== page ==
The Busy Mom’s Favorite Christmas Books 2016

The Busy Mom’s Favorite Christmas Books 2016


It’s here! The most wonderful time of the year … to read!  Reading together is a favorite activity in our family, and over the years, reading aloud has become a cherished part of our family’s Christmas tradition.  I’ve spent years scoping out books at yard sales and thrift stores looking for hidden treasures to read to the kids. I won’t lie to you—I’ve also purchased some books that were total losers, and they ended right back where I found them.  Ain’t nobody got time for that.

I had a great response to the list of favorite Thanksgiving books last month, so I’ve compiled a few of our favorite Christmas books too, in case you needed some inspiration as you start or continue to build your own family library.

Remember, these books can be found at the library, thrift stores, eBay and a host of other places. If you’re like me, and you want to build a family library, make some room in your budget to purchase at least one or two every year. Those books will create their own special memories for you and your kids in the years to come.




Christmas reads for grown-ups

The Christmas Box was given to me as a gift several years ago. It’s a beautiful little story that is just the right length to read in a single sitting, with or without your children. I’d call it a modern-day classic, if “they” let me do that sort of thing.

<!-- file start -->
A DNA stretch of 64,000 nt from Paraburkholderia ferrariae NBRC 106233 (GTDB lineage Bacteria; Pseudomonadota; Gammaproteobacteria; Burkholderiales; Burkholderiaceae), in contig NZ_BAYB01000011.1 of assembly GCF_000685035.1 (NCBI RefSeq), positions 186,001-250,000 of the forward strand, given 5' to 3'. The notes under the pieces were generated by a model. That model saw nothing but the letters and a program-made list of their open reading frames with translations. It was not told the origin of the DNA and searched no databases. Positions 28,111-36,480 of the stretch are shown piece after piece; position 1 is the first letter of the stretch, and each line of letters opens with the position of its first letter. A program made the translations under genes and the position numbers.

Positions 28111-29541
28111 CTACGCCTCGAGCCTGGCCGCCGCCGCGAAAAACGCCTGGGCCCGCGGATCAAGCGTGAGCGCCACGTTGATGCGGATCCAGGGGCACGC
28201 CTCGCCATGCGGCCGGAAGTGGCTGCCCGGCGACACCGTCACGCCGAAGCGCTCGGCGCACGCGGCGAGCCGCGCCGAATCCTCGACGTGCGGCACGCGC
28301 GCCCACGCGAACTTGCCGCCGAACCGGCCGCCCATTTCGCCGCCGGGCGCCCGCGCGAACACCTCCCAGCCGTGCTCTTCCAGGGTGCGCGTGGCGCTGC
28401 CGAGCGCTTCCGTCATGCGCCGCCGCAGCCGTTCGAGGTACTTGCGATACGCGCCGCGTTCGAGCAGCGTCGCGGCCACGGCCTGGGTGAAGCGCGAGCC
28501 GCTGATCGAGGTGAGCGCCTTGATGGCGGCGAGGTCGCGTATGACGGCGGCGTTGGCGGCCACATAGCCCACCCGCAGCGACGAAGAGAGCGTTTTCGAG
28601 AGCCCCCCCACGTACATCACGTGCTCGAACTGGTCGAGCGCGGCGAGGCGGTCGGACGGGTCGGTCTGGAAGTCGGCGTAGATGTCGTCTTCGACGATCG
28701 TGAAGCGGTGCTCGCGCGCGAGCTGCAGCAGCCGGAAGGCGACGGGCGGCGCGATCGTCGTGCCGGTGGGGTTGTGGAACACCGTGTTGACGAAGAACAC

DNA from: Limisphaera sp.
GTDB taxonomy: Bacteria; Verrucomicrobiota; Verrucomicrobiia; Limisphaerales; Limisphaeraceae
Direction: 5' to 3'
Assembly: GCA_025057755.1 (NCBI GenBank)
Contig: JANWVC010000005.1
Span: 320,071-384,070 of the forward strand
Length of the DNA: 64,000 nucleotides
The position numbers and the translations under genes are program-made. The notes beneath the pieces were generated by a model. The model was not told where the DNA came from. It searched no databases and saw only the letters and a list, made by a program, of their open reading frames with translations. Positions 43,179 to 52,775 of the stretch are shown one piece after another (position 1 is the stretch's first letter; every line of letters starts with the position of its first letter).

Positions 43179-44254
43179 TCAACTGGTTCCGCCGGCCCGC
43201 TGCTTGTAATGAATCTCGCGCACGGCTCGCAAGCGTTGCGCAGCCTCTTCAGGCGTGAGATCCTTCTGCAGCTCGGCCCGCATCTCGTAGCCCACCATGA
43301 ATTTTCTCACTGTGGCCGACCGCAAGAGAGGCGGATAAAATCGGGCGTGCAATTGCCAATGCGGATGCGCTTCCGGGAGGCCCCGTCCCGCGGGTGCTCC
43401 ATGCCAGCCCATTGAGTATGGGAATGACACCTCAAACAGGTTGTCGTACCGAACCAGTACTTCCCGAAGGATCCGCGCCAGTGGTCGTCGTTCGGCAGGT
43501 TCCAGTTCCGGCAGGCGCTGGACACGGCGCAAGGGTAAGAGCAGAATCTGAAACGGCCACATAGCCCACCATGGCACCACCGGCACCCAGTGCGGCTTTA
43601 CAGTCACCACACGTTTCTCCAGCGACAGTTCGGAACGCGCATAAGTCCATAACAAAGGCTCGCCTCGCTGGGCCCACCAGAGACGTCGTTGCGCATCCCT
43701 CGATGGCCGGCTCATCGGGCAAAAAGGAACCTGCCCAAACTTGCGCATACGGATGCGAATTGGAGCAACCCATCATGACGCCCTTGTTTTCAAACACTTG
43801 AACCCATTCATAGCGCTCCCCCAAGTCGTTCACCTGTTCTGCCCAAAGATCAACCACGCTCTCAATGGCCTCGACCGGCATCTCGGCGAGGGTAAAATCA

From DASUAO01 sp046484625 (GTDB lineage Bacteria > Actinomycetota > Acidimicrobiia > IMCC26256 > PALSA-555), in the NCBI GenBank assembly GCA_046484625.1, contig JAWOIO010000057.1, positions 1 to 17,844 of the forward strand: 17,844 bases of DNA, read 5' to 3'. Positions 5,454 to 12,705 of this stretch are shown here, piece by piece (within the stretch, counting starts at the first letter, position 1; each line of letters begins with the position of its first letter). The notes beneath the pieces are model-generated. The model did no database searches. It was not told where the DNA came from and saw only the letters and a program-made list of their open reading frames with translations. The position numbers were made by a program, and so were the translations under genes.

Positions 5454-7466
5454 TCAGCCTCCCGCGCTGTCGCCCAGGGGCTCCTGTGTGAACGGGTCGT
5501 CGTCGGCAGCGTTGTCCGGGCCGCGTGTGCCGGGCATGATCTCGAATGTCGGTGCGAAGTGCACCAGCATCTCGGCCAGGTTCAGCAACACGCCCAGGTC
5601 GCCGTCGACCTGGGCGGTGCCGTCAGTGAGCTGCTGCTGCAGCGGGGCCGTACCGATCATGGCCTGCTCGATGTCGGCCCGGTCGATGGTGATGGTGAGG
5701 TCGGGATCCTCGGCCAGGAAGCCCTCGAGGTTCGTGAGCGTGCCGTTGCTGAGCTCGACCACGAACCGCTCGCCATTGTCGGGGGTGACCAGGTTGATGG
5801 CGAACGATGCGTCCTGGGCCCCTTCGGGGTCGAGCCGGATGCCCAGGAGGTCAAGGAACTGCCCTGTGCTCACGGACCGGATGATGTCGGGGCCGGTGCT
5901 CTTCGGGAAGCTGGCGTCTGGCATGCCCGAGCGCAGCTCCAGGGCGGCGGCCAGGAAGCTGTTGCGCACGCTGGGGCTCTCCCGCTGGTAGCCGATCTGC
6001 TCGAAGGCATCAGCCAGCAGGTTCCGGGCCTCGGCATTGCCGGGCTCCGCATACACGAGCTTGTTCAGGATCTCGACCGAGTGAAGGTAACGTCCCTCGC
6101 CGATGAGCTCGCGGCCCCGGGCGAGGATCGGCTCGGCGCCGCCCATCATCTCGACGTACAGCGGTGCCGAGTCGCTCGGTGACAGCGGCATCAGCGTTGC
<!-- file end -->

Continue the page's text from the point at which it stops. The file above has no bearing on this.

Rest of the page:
You’ll laugh, you’ll cry—you’ll be changed. Powerful, powerful reading.

Christmas Stories  – I’m a sap for pretty much anything written by Max Lucado, and this is one of my faves. It’s filled with short(er) stories of Christmas, and, because Max has a style all his own, you’ll soon be wanting to read the next story and the next and the next.   These stories—like your favorite Christmas ornaments—come in all shapes and sizes. They unfold in a variety of settings, from ancient Bethlehem to rural England. From a small Texas town to the heavenly realms. Some are short. Others many chapters long. Some offer reflections. Others imagine Christmas through the eyes of a burnt-out candle maker, a lonely business man, or heavenly angels.

Yet all are vintage Lucado, and all resonate with the wonder of the season.



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